Your local TWSS gang suggests a few ways to pass the time during quarantine.
Dear TWSS community,
During this weird, whirling time, the situation is such that staying home and apart from others is the best way to keep yourself and others healthy and safe. This is a vital time to show that you care for others, and for social equality; the coronavirus crisis is hitting all people differently and it is so important that we act carefully, and in solidarity with those who are most vulnerable.
As the phrase ‘social-distancing’ has bounced around all corners of the internet, there’s been a huge wave of encouragement to use this time to be ‘productive’; to check off an endless to-do list of ideas you’ve had in the back of your mind (saved for that rainy day that never came).
At TWSS, we felt somewhat uncomfortable about encouraging our community to do the same. As people living under a Capitalist system, its ethos shapes how we conceive ‘time well spent’, validating who we are by how much we do. We didn’t want to play a part in reproducing this, so we encourage you to let yourself slow down. You don’t have to take 7 Masterclasses and learn Italian just because you’re staying indoors.
That being said, nor can we claim that there is a ‘right way’ to challenge the tyranny that is Capitalism. Navigating this time is tough for all of us and taking our mind off the weight of this crisis is really important, too. With this in mind, we thought we’d share some tips and tricks for home-based activities to pass this weird, disjuncture time. Enjoy them at your will, and above all, take care of yourselves.
With love and solidarity,
Arts-ing, Making, Creating
Go online for inspiration. A favourite website of mine is It’s Nice That, where they showcase talent from all artistic disciplines. Plus, they’ve just started doing a weekly brief.
Start a ‘1 a day’ series. You may be familiar with ‘1 second a day’ videos but what about 1 photo or 1 object a day? Everyday objects and the mundane have long been the subject of artist intrigue. Make boring things into something arty! Photograph something that changes every day or doesn’t. What are you sick of looking at? How can you make the same thing look different every day? Play with lighting or angles.
Collage! Collages are quick and easy and you’ll have plenty of things lying around ready to be cut, ripped and pasted. Think old books, papers or magz (not ours!!), tickets, things jammed in your purse or in the back of your phone case. Have a rummage through the recycling bin! Don’t be precious with your materials, and go by instinct. If you still don’t think you have any collage worthy materials then you can always go Henri Matisse style and cut shapes / bodies / leafy patterns out of coloured or painted paper. If you’re looking for a more feminist collage inspiration I can recommend Hannah Hoch, Wangetchi Mutu or Lee Krasner.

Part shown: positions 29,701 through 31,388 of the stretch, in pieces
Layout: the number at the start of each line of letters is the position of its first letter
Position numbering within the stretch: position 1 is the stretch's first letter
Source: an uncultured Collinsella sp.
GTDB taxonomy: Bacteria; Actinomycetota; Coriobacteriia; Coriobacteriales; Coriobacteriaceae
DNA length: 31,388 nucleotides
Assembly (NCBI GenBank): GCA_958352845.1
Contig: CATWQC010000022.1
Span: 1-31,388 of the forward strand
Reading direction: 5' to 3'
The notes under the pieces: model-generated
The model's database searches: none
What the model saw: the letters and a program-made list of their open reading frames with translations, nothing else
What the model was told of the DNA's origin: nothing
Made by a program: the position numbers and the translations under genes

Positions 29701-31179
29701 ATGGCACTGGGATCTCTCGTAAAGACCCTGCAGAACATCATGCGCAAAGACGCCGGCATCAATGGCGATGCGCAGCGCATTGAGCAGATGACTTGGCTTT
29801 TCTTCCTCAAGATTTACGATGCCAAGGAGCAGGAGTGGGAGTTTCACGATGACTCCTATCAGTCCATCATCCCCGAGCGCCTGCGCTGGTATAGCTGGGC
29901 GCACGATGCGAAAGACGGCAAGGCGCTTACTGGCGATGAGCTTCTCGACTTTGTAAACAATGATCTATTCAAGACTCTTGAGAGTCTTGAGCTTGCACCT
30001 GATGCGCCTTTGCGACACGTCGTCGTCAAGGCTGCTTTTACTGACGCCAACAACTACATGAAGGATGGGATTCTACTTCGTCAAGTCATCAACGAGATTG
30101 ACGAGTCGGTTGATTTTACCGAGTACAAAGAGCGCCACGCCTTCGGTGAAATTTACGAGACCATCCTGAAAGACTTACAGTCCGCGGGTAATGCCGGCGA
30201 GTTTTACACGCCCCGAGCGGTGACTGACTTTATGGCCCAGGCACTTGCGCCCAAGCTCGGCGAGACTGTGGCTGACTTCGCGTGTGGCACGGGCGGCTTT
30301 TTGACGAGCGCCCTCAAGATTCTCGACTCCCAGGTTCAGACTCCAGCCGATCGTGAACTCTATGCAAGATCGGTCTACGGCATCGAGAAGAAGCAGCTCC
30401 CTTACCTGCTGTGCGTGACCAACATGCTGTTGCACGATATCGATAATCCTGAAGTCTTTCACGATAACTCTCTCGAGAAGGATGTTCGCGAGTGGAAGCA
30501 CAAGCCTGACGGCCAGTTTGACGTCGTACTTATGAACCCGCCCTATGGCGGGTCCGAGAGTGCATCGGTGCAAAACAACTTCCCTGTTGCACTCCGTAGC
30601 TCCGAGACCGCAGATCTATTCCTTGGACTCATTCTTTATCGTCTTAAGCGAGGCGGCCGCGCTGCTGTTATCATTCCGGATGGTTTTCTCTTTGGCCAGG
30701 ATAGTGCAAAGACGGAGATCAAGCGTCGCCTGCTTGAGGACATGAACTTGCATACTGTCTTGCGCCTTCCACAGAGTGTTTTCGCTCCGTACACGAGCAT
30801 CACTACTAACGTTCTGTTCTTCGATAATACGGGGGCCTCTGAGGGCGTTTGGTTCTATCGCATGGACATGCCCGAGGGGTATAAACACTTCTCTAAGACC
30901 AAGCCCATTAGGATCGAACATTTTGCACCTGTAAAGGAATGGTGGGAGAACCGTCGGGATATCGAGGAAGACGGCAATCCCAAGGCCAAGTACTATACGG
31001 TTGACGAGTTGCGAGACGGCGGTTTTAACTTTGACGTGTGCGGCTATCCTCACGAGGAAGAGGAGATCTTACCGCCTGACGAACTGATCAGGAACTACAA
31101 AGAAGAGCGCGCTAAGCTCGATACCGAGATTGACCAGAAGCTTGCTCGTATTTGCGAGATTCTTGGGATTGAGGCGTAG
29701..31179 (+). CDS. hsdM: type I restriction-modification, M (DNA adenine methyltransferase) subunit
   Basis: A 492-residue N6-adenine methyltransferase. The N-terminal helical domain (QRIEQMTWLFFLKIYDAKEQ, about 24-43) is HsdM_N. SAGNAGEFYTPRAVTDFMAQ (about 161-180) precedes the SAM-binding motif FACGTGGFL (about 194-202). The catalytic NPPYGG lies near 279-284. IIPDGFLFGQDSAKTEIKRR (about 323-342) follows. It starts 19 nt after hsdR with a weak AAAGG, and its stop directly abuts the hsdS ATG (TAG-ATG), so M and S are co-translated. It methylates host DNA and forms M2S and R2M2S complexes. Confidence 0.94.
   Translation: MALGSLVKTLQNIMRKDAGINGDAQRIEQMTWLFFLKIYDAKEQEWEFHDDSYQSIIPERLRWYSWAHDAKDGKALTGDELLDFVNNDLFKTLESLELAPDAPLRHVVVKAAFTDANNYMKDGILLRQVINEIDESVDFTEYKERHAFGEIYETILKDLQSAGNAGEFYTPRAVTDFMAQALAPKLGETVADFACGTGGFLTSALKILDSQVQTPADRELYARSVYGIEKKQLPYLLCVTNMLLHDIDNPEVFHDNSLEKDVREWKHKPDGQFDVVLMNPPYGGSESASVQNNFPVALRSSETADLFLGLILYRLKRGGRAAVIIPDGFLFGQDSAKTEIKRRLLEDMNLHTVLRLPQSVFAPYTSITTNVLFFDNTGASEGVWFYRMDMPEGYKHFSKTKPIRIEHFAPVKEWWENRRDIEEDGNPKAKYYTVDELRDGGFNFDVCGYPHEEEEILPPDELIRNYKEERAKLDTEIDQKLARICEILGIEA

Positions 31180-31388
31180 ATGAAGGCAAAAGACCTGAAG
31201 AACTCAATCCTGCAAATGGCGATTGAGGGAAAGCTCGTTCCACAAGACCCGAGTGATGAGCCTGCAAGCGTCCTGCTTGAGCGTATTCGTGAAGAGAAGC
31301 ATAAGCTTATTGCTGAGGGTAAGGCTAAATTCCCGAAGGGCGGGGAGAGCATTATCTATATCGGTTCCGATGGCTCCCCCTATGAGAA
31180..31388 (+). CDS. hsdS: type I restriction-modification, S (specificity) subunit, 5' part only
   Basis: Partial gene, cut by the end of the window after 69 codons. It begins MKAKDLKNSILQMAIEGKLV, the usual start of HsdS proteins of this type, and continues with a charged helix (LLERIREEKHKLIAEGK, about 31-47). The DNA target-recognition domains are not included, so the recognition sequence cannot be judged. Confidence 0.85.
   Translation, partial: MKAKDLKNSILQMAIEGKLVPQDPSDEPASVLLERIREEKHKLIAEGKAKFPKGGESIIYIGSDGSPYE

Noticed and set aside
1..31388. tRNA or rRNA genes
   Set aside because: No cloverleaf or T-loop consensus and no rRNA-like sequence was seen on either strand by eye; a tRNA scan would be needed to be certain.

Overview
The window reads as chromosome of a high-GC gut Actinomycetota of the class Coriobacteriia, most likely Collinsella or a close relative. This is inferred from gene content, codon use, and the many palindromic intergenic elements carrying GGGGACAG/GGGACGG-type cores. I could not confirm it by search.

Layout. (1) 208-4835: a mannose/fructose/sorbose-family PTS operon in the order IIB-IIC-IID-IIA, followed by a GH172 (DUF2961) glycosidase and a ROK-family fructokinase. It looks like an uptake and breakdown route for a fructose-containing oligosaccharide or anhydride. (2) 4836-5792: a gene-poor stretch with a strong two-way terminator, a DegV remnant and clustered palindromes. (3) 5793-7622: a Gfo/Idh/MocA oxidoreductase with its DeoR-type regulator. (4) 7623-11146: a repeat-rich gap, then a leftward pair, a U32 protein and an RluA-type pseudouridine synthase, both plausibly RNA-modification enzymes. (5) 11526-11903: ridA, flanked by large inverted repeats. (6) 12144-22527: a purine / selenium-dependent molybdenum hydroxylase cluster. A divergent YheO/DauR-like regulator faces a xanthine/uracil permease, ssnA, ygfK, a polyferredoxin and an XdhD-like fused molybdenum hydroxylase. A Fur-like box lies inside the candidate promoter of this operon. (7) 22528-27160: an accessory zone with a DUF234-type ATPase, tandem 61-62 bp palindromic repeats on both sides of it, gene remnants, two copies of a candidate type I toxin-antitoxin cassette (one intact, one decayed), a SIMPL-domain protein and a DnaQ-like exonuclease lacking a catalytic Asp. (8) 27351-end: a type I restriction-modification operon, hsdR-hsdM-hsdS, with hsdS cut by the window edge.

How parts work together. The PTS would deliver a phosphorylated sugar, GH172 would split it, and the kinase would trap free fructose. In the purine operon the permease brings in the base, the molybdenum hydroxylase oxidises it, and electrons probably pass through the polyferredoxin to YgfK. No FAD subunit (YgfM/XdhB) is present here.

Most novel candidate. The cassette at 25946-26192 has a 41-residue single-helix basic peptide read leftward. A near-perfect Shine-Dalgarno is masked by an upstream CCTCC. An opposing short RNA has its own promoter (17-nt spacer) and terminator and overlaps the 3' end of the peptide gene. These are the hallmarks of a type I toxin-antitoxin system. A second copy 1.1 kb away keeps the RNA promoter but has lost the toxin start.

Ever tried life drawing? Ask whoever you are quarantined with to take turns modelling. This doesn’t have to mean nude! Why not go the other way and throw on multiple layers of clothes with funky textures and clashing patterns. Life drawing but make it fashion week. If you find the idea of any sort of life drawing daunting, start small by doing a blind drawing (only look at the subject not the paper whilst drawing) to loosen up and help let go of any perfectionism. Then try one with your non-dominant hand, a continuous line drawing or using both hands at once. Set timers and experiment with poses and materials. Still not satisfied? Tear bits off and create a completely new figure.
If you want to ease yourself into the arts and crafts world, using a kit can help be really helpful. There are SO many colouring books and paint by numbers out there, and some gorgeous embroidery kits from independent sellers on Etsy: https://www.etsy.com/uk/featured/ideas-for-your-home?ref=primary_hero
For writing, let yourself loosen up; don’t try to force creativity or productivity. Doing what feels right and reading lots will feed your brain and give you the momentum and inspiration to write.
Switch your phone off and put it away. Try to just catch up with the essential news only once or twice a day – keeping tabs on the global situation 24/7 is near impossible and isn’t going to help your mind in any way.
Check in with yourself regularly – make a note of how you’re feeling and try to rationalise any intrusive thoughts. I find that working this through on paper helps to slow down my ever-racing mind, makes the negative feelings less burdensome and helps me to think of solutions.
If you’re able to or need to get work done, try to set aside specific times to do this and times to have ‘fun’ whether that’s creating, going on your state-approved walk or calling a friend. This can help to keep some sense of normalcy, because in our ‘ordinary’ lives we have planned university classes, societies, sports and socialising. Knowing you have something enjoyable scheduled can motivate you to get your work done too. At the same time, don’t be too hard on yourself if you don’t manage to stick to your routine – we are in the middle of a pandemic, after all.
Following from this, try to make your weekends distinct in some way from the weekdays – this can help prevent every day from feeling exactly the same. Try starting your morning a different way, by cooking yourself a more exciting breakfast or having a lie-in.
Listening to podcasts can be a great distraction (just avoid any recent releases on the corona theme) – for insightful interviews try How to Fail with Elizabeth Day and Football, Feminism and Everything in Between; Still Processing for your culture fix; Fucks Given by Come Curious for all things sex and Grown-Up Land for advice about the bewildering pursuit of adulthood.
Thank you to the following contributors:
Domi Rybova, Matilda Blake, Iona Holmes, Delara Youssefian and Rivka Cocker
Artwork by Domi Rybova and Rivka Cocker.